What is therapy (2/3)…
Therapy can be a confusing experience.
Here are some common questions to help you understand what to expect:
*How much should I/my therapist be talking?
There is no ‘right way’ for you to talk in therapy. Everyone processes information differently, has varying levels of comfort/stress when speaking with others, and communicates differently. If you need time to think or struggle to find words, your therapist should go at your pace and explore options to communicate so that you can think together.
It is okay for you to ask questions about anything you’re unsure of. Therapy can be stressful for some, even if you want to access support. This is made worse if: you’re not sure what to expect, why certain information is being asked of you, and don’t know whether you’re making progress.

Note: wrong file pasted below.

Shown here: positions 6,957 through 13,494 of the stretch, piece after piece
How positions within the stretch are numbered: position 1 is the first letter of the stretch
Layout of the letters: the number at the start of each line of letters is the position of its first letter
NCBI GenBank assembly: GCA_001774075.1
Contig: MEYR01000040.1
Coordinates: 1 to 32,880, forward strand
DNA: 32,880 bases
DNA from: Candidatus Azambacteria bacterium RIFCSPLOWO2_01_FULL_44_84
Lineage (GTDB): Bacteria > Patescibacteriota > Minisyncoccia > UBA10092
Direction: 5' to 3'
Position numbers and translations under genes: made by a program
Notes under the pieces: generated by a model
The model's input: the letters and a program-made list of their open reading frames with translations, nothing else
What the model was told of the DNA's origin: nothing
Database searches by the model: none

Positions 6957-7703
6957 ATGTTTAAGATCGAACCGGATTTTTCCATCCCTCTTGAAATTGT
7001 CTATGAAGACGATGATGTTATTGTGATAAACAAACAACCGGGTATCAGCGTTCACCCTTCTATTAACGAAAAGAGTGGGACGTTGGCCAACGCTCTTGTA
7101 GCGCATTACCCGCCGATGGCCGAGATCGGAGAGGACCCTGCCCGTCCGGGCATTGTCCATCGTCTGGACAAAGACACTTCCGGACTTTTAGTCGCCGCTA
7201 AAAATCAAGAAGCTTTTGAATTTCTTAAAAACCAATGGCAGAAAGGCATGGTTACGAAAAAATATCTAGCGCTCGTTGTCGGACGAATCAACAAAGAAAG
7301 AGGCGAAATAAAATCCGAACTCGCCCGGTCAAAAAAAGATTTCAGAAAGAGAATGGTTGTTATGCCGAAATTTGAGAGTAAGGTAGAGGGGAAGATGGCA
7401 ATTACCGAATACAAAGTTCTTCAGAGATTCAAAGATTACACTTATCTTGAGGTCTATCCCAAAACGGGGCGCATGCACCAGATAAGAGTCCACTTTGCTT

Silence can be a helpful way to get in touch with thoughts and feelings during a conversation, being an opportunity for insight into your subjective experiences.
However, silence can be uncomfortable or even unhelpful to many. If you feel there is too much silence for any reason, this can be explored to understand what’s going on for you and if any adjustments need to be made.
*Why can’t I know about my therapist, if they know so much about me?
There are often some parts of your therapists’ identity and lived experience they may not choose to share. This is because the focus is on you and what you need, more than anything else.
If I start adding my ‘stuff’ into the mix, we risk overlooking and minimising the
important things about you and your subjective experiences. If I take up more space than you in our work then we de-centre you from the process, making you and what you need overlooked.
Similarities between us might be helpful in being understood. However, if we assume that I know all there is to know because of perceived/actual similarities between us (such as gender, culture, and lived experiences), the important things about you may go unspoken.